September 8, 2023

DrKohl_color The Ag Globe Trotter

Dr. Dave M. Kohl

Welcome to the weekly edition of The Ag Globe Trotter by Dr. Dave Kohl.

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It has been a busy season conducting young and beginning farmer and rancher conferences. In many of the sessions, cash flow projections and the management of the cash flow have been the theme. This is particularly true in an economic environment where extreme volatility as a result of geopolitics, military action, weather and supply chain issues sometimes compounds the bottom-line outcome, either in the positive or in the negative. 

After filling out the business IQ assessments, the group results in many of the conferences find that the financial sensitivity testing of cash flow is one of the weakest links and is often identified as an area for improvement by participants. During side discussions and in question-and-answer sessions, the participants wanted more clarity on testing various cash flow scenarios. 


It is often recommended that the best, average and worst-case scenarios be developed for cash flows. One area of financial sensitivity testing is focusing on various production and value scenarios that could be impacted by weather, management, timing of planting and harvesting, or factors that impact livestock production. Of course, different bottom-line outcomes will arise. The proactive manager will have strategies and actions in place that can capitalize on opportunities and mitigate the risk given each scenario.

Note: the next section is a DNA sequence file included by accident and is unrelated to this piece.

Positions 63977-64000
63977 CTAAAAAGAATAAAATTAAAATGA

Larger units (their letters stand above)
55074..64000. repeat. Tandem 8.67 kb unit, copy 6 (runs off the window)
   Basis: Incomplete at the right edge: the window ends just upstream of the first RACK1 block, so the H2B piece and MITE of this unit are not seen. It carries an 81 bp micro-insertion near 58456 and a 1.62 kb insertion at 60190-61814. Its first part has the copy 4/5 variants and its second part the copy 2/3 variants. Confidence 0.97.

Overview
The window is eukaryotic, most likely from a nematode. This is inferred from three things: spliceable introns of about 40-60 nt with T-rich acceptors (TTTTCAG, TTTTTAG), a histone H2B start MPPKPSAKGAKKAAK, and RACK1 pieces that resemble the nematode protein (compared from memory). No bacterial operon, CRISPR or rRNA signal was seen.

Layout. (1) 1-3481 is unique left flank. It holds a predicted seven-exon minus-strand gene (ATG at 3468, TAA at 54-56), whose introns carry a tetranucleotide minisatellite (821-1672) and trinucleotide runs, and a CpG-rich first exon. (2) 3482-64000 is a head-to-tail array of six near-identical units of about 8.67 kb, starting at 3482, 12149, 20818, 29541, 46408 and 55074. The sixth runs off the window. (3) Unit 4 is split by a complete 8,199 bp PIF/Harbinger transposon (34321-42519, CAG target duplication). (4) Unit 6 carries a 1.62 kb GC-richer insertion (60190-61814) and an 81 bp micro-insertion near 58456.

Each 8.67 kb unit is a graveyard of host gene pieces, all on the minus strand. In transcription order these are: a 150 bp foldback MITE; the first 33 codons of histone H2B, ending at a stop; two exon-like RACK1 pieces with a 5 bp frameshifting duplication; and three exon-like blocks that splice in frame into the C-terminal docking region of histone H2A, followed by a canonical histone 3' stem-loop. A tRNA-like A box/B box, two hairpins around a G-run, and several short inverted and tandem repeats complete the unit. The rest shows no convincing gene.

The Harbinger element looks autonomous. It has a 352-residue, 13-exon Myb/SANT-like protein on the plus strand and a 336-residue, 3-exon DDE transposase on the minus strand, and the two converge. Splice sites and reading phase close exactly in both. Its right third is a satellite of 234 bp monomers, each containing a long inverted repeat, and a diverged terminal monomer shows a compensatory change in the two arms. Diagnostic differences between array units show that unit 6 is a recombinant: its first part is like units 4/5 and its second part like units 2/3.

In recent years, prices have been volatile. This is where the financial sensitivity testing of various prices tied to production provides the parameters of possible outcomes. Again, uncontrollable factors such as weather, the value of the dollar, demand change or a shift in consumer habits must be incorporated into the planning and monitoring process. 


A major part of financial sensitivity testing is examining various cost changes and their impact on cash flows. For example, more expensive feed as a result of a drought or replanting a crop as a result of inclement weather must be considered. A supply chain issue, shortage of a particular input, Murphy's Law or an unexpected repair bill must be included in your analysis. Strategies and risk management for both crop and livestock production must be taken into consideration in the financial shock tests. 

Interest rates 

What a difference a year makes! The doubling of interest rates requires one to consider whether loans are structured on fixed or variable interest rates and the loan term. To round out the financial sensitivity shock tests, both increases and possible decreases in interest rates need to be incorporated. 

In summary, a good set of financial assumptions and spreadsheets with some shock tests can assist in proactively planning to mitigate risk and capitalize on opportunity.





Dr. Kohl is Professor Emeritus of Agricultural Finance and Small Business Management and Entrepreneurship in the Department of Agricultural and Applied Economics at Virginia Polytechnic Institute and State University. Dr. Kohl has traveled over 8 million miles throughout his professional career and has conducted more than 6,000 workshops and seminars for agricultural groups such as bankers, Farm Credit, FSA and regulators, as well as producer and agribusiness groups. He has published four books and over 1,300 articles on financial and business-related topics in journals, extension and other popular publications.

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